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The SADA project (smart adaptive data aggregation) is being implemented by Siemens AG, fortiss GmbH, Baselabs GmbH, NXP Semiconductors, DFKI, and ALL4IP Technologies GmbH & Co KG as project partners.

Brief description of the project

State-of-the-art cars are increasingly being equipped with sensor technology. From advanced driver assistance systems (ADAS) to driverless operation, this technology will turn passenger and goods vehicles into mobile measurement stations in future.

At the same time, the transport infrastructure in many cities now includes sensors that supply up-to-date information about traffic flows, traffic density, availability of parking spaces, and other data to the vehicle via the Car-2-X interface.

And drivers now carry their own sensors. Almost everyone these days has a smartphone whose camera could be incorporated into the car’s sensor technology using plug&play to enable otherwise less well-equipped vehicles to participate.

Intelligent analysis of this data can help optimise capacity utilisation of the transport infrastructure, reduce traffic jams, and minimise the amount of driving needed to find a parking space, as well as reduce CO2 and particulate emissions. It can predict and avoid potentially hazardous situations, resulting in improved safety and convenience.

SADA is developing a system that will network and flexibly link:

  • the data present in the car
  • the data from stationary sensor infrastructure
  • and the data from carry-on sensors.

The system will be capable of using existing elements on a modular basis and flexibly relinking them.

Project objective

The primary objective of SADA is to develop a solution that will link the data present in the car intelligently and flexibly with data from stationary sensor infrastructure and/or carry-on sensors, enabling new application ideas to be rapidly implemented.

Objective: from state-of-the-art interwoven components to a flexible, modular data fusion structure

A process of adaptation and fusion is being developed that will be able to identify available data in real time and select the data that is relevant to a given application, which will enable rapid responses. To network sensor data from different sources, a high-speed communications architecture is being developed that will network sensors both inside and outside the vehicle (Car-2-X) with the processing units. To make this possible, the project partners are developing a platform for modular sensor fusion that will give the various participants in the value chain new ICT-based business models and so bolster their competitiveness in the area of ICT for electromobility. SADA also provides the technological basis for the standardised merging, preparation, and provision of information in the areas of smart cars, smart grids, and smart traffic.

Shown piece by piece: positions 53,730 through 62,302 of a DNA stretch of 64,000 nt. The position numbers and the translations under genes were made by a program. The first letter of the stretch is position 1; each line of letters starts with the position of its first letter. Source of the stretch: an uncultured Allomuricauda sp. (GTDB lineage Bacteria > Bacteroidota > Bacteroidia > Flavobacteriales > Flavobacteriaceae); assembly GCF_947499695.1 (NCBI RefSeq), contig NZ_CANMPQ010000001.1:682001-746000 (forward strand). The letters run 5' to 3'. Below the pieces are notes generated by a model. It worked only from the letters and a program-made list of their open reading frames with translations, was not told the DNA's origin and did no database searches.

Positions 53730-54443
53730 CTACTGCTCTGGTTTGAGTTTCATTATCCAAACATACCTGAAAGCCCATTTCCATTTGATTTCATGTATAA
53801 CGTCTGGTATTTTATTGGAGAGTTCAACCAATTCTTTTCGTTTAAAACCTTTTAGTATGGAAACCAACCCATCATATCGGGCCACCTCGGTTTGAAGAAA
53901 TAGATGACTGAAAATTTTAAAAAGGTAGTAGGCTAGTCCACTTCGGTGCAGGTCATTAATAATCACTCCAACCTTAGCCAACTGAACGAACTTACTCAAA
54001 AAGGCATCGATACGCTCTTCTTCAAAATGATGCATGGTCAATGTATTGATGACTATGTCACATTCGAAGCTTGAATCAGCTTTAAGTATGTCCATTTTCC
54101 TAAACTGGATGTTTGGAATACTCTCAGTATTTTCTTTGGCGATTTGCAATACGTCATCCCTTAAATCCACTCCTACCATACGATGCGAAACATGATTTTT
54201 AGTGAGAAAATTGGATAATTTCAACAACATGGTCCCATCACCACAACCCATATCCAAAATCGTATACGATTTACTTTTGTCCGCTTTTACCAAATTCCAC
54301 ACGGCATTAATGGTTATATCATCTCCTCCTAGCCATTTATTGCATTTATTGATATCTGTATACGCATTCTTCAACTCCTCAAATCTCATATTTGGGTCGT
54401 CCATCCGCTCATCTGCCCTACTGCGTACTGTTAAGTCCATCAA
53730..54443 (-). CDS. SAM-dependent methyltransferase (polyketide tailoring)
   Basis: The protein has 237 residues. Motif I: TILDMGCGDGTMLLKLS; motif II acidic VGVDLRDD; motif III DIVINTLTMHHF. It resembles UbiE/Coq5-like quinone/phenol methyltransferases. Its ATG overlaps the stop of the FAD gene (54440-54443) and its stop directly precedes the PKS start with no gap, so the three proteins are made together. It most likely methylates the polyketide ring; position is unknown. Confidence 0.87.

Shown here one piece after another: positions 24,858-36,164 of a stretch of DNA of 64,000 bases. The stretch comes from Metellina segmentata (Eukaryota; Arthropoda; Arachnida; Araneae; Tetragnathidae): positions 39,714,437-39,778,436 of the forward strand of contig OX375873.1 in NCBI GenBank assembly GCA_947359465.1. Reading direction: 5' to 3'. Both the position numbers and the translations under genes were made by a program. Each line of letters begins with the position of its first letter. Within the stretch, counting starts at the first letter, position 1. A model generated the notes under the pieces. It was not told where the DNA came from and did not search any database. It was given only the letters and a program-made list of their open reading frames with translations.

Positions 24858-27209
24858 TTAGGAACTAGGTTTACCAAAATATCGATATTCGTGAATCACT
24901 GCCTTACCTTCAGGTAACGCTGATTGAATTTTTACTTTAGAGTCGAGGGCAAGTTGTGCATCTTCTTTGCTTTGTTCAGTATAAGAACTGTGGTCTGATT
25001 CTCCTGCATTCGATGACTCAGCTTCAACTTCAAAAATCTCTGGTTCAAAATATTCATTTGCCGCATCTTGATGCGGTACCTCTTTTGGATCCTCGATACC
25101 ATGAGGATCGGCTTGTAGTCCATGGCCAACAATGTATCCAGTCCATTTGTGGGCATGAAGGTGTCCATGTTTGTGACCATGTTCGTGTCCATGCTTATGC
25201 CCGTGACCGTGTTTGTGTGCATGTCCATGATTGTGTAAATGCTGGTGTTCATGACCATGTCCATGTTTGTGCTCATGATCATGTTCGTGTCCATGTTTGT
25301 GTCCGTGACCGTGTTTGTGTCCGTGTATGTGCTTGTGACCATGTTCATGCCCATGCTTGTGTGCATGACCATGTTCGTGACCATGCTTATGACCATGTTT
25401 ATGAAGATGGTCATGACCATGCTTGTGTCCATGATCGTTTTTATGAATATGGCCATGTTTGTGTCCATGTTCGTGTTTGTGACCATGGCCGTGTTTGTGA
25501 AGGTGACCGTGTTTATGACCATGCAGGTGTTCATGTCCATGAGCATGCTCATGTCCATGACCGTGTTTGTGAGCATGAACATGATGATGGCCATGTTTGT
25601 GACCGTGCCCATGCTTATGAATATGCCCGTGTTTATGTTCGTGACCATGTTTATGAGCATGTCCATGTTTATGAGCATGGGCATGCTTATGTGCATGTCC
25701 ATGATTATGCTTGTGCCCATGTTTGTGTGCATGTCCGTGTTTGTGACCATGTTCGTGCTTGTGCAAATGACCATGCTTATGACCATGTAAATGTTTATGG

There is no question that electromobility will play a key role in confronting the global challenges of climate change, urbanisation, and demographic change. The shift toward electromobility also offers an unprecedented opportunity to use the appropriate ICT to develop the smart cars of the future that will be closely networked with infrastructure systems such as the smart grid or future smart traffic systems.

Combining data from mobile units and infrastructure has not yet become standard, however, and potential added value is lost as a result. There is no opportunity to use existing elements on a more modular basis and flexibly re-link them.

A major reason appears to be the current ADAS systems, which are installed in vehicles in the development stage, and still use standard sensors. This means that the systems are designed with a limited number of sensors in mind, and data fusion is programmed to suit the requirements of the given system. An application can use only the sensors that were predefined for it, and a flexible response is out of the question. It is virtually impossible to re-use the sensors or the data on a custom basis. It is also very difficult to get different applications to work together.

Until now, it has only been possible to make different applications work together if all the necessary data and sensors are known in full at the very beginning of the design process. As soon as a range of new vehicle concepts and infrastructure elements are required to work together, however, it is almost impossible to define all potential data sources or possible applications that may arise. That’s why flexible systems are needed that can incorporate unknown data sources or applications to make it possible to flexibly adapt and expand services at all levels.